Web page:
Friday, July 23, 2004

Emergence as a Collective Experience  

People are usually comfortable with the idea that emergent learning is about learning through social interaction. However Michael Feldstein’s reflection on Steven Johnson’s book Emergence: The Connected Lives of Ants, Brains, Cities, and Software puts an interesting and unconventional twist to the concept. Learning emerging from social interaction is collectively learned, i.e. the individual learning is almost insignificant. Colonies of ants exemplify quite well how a summation of “dumb” individual contributions can produce an intelligent behavior.
It really makes sense to me. When we look closely at how we act in our daily lives, we can notice that we are essentially adapting to what our neighbors (people we interact with) are doing. This co-evolution of behaviors is almost unnoticeable at the individual level but is indeed oriented towards finding one’s place in a social environment in order to maximize one’s contribution to that same environment.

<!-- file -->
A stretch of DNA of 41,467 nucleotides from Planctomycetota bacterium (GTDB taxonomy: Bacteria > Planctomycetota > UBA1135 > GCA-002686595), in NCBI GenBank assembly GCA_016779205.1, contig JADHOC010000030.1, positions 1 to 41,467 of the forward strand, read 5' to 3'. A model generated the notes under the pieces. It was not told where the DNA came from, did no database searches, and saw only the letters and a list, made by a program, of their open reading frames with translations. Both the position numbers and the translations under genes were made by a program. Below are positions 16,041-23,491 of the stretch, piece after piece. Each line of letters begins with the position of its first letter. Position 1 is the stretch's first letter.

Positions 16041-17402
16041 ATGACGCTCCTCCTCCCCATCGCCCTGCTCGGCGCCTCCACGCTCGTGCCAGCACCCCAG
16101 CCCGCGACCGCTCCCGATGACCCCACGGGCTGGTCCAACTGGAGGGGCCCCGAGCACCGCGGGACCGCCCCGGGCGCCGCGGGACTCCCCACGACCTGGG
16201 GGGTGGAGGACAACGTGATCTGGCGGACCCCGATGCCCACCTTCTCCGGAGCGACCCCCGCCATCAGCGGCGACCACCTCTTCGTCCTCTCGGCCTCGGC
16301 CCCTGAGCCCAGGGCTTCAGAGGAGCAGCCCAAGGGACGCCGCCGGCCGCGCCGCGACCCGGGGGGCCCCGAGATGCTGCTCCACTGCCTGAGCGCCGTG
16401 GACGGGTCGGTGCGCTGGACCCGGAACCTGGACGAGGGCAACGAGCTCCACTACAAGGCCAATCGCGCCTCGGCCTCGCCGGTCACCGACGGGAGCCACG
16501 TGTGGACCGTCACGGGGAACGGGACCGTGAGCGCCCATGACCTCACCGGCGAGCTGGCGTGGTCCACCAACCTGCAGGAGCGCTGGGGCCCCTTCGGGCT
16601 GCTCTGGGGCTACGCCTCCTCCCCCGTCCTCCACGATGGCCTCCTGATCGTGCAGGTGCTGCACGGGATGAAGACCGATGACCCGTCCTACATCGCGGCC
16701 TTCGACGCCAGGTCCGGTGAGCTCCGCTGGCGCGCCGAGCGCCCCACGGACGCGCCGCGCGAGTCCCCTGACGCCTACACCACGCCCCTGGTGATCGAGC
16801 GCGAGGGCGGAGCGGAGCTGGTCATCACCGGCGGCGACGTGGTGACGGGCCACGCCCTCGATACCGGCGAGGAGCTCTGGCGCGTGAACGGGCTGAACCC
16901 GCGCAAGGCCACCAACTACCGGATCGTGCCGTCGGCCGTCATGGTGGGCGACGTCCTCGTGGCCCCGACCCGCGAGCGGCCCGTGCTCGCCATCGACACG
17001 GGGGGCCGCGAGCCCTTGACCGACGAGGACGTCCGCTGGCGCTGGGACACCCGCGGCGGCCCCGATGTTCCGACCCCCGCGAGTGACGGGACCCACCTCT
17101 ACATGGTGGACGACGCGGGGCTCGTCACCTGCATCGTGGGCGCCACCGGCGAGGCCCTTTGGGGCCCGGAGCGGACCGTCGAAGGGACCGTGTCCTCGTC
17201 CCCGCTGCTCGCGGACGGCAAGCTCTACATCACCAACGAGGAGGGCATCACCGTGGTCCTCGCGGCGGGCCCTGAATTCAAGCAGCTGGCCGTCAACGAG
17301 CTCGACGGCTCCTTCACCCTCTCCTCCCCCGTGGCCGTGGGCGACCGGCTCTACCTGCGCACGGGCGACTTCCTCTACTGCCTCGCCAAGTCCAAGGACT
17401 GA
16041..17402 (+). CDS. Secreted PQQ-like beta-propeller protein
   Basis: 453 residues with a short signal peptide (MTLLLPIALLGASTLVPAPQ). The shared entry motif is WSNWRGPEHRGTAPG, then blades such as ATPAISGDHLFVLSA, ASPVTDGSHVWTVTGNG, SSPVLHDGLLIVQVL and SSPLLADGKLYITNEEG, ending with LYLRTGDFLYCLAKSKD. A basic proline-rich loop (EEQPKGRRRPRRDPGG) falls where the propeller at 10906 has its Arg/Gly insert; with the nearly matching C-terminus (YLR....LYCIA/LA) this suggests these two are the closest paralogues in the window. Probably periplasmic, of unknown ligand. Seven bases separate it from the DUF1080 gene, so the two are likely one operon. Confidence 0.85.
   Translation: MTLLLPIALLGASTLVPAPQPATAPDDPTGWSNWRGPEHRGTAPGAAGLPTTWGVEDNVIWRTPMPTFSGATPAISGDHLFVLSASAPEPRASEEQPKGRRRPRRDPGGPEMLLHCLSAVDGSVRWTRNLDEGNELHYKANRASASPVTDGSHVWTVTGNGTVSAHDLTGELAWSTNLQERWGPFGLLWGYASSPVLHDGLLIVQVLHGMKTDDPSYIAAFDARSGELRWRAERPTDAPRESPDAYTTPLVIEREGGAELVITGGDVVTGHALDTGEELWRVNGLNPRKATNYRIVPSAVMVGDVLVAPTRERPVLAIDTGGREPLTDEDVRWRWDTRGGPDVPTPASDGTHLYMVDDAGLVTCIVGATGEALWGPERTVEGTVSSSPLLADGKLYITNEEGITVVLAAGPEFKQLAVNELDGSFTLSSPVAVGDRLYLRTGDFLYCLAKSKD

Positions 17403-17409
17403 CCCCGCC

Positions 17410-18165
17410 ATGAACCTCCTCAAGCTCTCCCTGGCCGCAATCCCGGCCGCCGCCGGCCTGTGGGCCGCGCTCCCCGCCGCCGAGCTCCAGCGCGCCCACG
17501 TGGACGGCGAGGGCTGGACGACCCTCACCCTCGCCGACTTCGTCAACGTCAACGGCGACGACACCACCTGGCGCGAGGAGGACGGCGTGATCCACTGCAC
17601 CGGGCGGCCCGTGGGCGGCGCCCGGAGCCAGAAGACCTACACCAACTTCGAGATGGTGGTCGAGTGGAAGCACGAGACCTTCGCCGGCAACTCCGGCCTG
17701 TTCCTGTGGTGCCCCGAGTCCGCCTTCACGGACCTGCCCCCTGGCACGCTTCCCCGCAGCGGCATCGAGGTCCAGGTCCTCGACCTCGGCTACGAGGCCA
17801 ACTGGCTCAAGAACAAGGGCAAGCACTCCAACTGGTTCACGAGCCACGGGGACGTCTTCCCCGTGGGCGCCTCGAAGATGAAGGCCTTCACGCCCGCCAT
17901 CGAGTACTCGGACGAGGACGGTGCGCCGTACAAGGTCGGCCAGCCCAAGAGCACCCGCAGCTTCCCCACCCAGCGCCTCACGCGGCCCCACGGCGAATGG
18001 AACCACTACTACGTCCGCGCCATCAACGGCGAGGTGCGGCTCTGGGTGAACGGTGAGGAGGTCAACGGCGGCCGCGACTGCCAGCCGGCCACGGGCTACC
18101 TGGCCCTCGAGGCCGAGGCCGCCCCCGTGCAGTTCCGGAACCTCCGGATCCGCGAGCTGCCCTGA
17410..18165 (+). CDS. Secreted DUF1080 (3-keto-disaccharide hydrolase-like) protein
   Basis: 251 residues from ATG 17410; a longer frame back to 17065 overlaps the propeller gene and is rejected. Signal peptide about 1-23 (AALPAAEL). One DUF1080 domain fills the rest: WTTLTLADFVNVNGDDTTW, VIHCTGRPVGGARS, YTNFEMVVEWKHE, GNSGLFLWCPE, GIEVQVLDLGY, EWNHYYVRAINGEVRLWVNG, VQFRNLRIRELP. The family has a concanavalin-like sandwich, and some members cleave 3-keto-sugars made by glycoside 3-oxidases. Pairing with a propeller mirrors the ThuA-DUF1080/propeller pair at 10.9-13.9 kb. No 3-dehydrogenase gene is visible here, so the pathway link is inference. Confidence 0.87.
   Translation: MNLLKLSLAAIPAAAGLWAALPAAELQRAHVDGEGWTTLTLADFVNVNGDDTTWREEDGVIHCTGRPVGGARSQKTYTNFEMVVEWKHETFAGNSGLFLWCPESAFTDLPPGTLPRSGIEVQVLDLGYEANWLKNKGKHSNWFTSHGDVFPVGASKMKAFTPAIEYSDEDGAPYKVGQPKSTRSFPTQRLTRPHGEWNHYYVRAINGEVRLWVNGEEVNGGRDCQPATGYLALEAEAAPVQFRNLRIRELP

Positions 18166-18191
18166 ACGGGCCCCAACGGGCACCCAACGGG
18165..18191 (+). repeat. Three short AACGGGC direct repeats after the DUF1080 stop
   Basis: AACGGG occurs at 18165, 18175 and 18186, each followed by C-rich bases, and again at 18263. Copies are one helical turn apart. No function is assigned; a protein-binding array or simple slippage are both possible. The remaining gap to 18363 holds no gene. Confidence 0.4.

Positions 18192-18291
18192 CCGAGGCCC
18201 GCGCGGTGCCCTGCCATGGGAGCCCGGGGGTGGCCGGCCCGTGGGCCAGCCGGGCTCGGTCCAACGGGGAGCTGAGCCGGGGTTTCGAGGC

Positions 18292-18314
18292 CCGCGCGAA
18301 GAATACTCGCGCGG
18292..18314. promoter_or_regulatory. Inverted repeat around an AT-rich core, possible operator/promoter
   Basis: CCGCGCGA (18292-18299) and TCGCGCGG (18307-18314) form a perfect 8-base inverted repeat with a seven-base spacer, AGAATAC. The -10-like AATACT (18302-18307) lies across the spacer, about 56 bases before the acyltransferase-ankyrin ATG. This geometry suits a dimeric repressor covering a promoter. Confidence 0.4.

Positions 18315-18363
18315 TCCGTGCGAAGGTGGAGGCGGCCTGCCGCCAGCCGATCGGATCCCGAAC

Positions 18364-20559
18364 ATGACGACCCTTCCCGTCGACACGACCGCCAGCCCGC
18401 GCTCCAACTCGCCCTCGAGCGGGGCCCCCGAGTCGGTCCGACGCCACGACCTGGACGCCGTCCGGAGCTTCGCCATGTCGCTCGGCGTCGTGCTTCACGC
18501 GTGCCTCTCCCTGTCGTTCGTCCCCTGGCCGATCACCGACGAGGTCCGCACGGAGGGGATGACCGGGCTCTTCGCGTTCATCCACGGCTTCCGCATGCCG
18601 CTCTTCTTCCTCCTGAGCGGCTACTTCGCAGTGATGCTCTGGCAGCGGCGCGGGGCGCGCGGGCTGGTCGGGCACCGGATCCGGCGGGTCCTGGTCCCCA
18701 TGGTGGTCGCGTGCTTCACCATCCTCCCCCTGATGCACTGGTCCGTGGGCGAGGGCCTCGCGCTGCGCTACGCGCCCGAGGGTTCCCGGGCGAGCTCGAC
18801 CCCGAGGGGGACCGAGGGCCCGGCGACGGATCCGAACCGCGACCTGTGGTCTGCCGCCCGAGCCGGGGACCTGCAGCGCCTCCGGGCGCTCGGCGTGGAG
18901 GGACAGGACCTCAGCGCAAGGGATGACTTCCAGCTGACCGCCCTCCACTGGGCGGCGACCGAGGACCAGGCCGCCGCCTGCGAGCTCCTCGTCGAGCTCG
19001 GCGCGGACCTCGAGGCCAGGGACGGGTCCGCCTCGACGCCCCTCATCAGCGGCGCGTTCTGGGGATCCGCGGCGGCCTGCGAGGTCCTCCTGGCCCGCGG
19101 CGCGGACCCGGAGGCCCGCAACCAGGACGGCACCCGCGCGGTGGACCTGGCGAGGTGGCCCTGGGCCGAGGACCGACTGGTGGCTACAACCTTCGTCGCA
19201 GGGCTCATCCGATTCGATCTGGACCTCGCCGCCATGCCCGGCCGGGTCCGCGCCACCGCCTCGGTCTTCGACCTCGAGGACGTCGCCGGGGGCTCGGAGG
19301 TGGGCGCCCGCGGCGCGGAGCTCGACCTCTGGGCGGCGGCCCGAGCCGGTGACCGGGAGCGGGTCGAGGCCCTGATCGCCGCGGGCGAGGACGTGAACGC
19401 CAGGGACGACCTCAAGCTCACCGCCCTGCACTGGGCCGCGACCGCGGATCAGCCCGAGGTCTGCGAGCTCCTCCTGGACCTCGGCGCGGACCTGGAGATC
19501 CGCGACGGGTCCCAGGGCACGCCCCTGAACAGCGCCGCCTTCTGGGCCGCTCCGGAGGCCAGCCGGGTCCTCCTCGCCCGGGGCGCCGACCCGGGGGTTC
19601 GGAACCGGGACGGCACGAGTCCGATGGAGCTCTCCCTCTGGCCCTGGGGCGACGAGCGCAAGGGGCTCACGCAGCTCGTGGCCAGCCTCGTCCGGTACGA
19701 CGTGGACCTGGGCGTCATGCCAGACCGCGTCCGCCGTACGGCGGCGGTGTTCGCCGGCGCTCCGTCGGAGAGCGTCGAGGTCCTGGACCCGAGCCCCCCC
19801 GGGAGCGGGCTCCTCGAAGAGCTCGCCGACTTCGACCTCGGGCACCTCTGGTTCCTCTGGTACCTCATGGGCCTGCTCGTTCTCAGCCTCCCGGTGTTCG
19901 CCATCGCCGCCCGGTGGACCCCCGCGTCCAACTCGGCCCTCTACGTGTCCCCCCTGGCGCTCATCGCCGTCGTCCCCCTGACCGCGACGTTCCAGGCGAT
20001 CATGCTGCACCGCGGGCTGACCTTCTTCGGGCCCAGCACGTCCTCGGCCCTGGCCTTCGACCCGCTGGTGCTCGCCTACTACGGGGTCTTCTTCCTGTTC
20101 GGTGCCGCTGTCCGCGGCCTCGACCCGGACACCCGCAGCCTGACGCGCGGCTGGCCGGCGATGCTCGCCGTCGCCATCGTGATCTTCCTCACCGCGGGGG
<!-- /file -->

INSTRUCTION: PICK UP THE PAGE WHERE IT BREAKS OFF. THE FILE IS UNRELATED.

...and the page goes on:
Another example is fish banks. It only takes one fish to detect the presence of a predator for the entire bank to change direction in a second. Of course, not every fish is aware of the predator’s presence. Most of them just instinctively follow their neighbors, which is still a collectively coherent and intelligent reaction to a perturbation.

Our Western individualism makes it difficult for us to “give up” the conviction that we learn individually to some abstract collective learning. We certainly don’t know enough about societal learning. Via OLDaily

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